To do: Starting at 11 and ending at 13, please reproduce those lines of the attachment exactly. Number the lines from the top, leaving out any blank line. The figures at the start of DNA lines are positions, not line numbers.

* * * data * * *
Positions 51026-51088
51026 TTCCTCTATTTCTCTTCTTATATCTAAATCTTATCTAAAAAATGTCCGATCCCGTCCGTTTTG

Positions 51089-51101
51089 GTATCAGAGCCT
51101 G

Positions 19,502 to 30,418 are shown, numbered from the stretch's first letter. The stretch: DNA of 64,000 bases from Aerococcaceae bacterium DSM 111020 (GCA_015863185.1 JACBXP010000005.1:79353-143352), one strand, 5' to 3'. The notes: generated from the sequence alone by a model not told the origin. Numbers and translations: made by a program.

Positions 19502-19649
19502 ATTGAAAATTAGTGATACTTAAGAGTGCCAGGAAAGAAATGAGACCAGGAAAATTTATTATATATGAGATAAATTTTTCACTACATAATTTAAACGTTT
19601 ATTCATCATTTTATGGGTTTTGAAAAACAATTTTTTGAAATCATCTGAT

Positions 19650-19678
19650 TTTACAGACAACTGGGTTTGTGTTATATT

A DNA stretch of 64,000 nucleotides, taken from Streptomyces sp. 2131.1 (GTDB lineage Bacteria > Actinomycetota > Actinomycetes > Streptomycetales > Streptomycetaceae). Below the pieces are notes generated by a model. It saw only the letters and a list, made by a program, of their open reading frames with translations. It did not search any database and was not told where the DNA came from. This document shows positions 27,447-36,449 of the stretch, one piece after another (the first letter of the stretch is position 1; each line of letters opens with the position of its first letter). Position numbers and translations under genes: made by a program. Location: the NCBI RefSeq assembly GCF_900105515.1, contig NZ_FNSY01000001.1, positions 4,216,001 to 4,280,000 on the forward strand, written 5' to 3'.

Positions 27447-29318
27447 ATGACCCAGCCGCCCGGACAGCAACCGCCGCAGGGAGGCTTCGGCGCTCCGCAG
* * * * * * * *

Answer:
19650 TTTACAGACAACTGGGTTTGTGTTATATT

A DNA stretch of 64,000 nucleotides, taken from Streptomyces sp. 2131.1 (GTDB lineage Bacteria > Actinomycetota > Actinomycetes > Streptomycetales > Streptomycetaceae). Below the pieces are notes generated by a model. It saw only the letters and a list, made by a program, of their open reading frames with translations. It did not search any database and was not told where the DNA came from. This document shows positions 27,447-36,449 of the stretch, one piece after another (the first letter of the stretch is position 1; each line of letters opens with the position of its first letter). Position numbers and translations under genes: made by a program. Location: the NCBI RefSeq assembly GCF_900105515.1, contig NZ_FNSY01000001.1, positions 4,216,001 to 4,280,000 on the forward strand, written 5' to 3'.

Positions 27447-29318